Skip to content

Illustration by iStock

Japan's Busiest Port Restarts Operations After Ransomware Attack

Japan’s Port of Nagoya is gradually resuming operations after a ransomware attack disrupted operations earlier this week. With five container terminals that feature 21 piers and 290 berths, the port handles the largest amount of cargo for the nation, roughly 177.79 million tons.

The attack—which the Russian ransomware group LockBit 3.0 allegedly claimed responsibility for via a ransom demand printed on one of the port office’s printers—resulted in a halt of operations at the port on the morning of 4 July. A Nagoya Harbor Transportation Authority (NHTA) employee discovered the attack when they could not access the computer system that operates the port’s cargo terminals.

In a 5 July notice (in Japanese) sent to port customers, the NHTA said it was working to resume operations as soon as possible.

Cargo operations were suspended, congesting trailers waiting to deposit or receive containers at the port that handles 10 percent of Japan’s imports and exports. Nagoya is an export hub for automobiles, and lists Toyota as a major user of the port, according to shipping publication The Loadstar. Beyond auto parts, Nagoya also handles food items.

Toyota Motor said that the attack would not impact shipments of new cars, according to CSO Online.

Operations at the port gradually began to resume on Thursday, according to Bloomberg. The first cargo terminal resumed functions at around 3 p.m. local time, with a second scheduled to resume at 5:30 p.m., and three more cargo terminals operating by 6:30 p.m.

“Critical infrastructure remains a key concern as the risk of business disruptions impacts millions of people and businesses dependent on goods shipped in and out of the Nagoya port daily,” said Roy Akerman, co-founder and CEO of cloud security solution firm Rezonate, in a statement shared with Security Management.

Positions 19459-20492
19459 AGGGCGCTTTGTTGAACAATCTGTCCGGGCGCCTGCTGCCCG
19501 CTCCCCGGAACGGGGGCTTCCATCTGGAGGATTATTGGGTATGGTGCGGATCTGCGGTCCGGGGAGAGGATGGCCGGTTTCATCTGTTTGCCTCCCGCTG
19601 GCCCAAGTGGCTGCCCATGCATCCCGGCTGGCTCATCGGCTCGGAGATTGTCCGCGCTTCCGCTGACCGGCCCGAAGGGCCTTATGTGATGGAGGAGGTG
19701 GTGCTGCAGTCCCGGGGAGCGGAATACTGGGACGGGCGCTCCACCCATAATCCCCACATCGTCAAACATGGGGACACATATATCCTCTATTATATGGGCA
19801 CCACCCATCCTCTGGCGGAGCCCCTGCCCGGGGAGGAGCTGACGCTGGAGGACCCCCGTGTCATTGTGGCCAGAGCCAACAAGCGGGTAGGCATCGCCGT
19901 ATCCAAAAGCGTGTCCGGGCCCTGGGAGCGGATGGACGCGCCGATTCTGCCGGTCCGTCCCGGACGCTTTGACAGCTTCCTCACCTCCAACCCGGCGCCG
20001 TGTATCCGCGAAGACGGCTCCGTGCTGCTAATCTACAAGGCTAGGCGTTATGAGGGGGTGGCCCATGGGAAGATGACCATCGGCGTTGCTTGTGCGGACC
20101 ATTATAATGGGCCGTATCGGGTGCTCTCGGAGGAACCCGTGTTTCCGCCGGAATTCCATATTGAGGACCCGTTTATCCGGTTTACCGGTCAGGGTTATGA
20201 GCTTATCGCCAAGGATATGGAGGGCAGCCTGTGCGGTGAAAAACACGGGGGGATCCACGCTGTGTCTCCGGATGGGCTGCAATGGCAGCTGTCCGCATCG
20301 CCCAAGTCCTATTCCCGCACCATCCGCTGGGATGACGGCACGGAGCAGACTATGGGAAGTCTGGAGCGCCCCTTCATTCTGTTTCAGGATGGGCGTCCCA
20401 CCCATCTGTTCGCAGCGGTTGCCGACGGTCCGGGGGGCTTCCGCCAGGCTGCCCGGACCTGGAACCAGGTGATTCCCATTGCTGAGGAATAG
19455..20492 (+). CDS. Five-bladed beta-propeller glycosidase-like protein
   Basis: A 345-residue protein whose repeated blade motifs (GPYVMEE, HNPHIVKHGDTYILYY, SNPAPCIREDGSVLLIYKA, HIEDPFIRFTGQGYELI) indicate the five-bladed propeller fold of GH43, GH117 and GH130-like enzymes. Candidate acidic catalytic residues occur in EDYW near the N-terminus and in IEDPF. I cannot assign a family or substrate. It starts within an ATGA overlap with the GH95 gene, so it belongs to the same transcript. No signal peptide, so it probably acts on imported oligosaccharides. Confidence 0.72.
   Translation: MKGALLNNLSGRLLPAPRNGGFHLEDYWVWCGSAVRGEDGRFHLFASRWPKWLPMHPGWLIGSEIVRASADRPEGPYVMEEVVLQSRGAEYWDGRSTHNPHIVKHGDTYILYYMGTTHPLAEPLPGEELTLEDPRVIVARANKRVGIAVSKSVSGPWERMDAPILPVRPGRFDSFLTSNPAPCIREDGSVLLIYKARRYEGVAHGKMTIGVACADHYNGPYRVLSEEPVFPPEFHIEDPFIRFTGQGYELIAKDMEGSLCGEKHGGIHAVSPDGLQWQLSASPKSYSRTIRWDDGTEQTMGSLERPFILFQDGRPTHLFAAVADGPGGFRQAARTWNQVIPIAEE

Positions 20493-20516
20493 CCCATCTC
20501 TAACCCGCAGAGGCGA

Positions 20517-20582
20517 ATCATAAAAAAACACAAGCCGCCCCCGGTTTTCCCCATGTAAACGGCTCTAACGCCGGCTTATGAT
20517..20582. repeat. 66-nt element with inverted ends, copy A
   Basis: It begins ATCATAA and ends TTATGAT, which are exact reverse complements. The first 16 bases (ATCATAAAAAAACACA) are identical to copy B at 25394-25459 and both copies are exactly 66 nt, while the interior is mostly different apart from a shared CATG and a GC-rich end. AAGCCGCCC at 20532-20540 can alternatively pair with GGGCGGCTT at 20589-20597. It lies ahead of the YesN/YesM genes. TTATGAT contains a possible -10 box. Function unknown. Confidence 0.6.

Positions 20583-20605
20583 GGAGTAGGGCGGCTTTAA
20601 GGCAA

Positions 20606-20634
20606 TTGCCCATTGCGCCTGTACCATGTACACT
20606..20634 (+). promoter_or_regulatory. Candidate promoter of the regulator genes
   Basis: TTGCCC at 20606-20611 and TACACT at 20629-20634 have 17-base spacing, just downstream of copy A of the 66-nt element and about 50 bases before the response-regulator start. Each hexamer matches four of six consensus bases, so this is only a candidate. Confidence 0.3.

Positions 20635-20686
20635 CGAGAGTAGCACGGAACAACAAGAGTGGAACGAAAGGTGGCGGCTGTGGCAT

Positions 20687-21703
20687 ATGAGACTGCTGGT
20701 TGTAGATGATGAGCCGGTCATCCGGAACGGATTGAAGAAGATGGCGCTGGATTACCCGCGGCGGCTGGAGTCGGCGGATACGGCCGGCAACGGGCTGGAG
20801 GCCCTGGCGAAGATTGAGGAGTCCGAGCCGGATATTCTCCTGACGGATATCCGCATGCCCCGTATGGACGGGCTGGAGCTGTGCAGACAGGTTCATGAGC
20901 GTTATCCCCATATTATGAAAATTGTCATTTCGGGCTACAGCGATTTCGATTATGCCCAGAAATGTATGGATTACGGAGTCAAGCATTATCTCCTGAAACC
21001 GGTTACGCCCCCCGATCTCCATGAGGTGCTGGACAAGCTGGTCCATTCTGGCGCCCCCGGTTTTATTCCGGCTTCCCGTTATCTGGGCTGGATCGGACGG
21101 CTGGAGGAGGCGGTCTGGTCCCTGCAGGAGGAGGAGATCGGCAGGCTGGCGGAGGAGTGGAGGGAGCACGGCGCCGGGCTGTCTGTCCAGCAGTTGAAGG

Although the system—the Nagoya United Terminal System—was restored earlier, cargo terminal operations required more time to recover due to the need to restore large amounts of deleted data, according to the NHTA.

The port is one of several across the world that have recently been targeted by malware.

“Last Christmas, hackers broke into the computer systems at Portugal’s Port of Lisbon, holding up operations for days,” Bloomberg reported. There were also ransomware attacks in 2022 on India’s Jawaharlal Nehru Port Trust and in 2021, when South Africa’s port and rail company was targeted.

“The expanding digital landscape provides more entry points for hackers, while the potential financial gains make these attacks lucrative. …By acknowledging the inevitability of ransomware attacks and taking proactive measures, businesses can enhance their resilience and safeguard critical systems, before the attack comes for them,” said Carol Volk, chief marketing officer of BullWall, in a statement.

This is not the first attack aimed at the port. Nagoya Port was targeted in September 2021 with a Distributed Denial of Service (DDoS) attack, which downed the Nagoya United Terminal System for nearly an hour.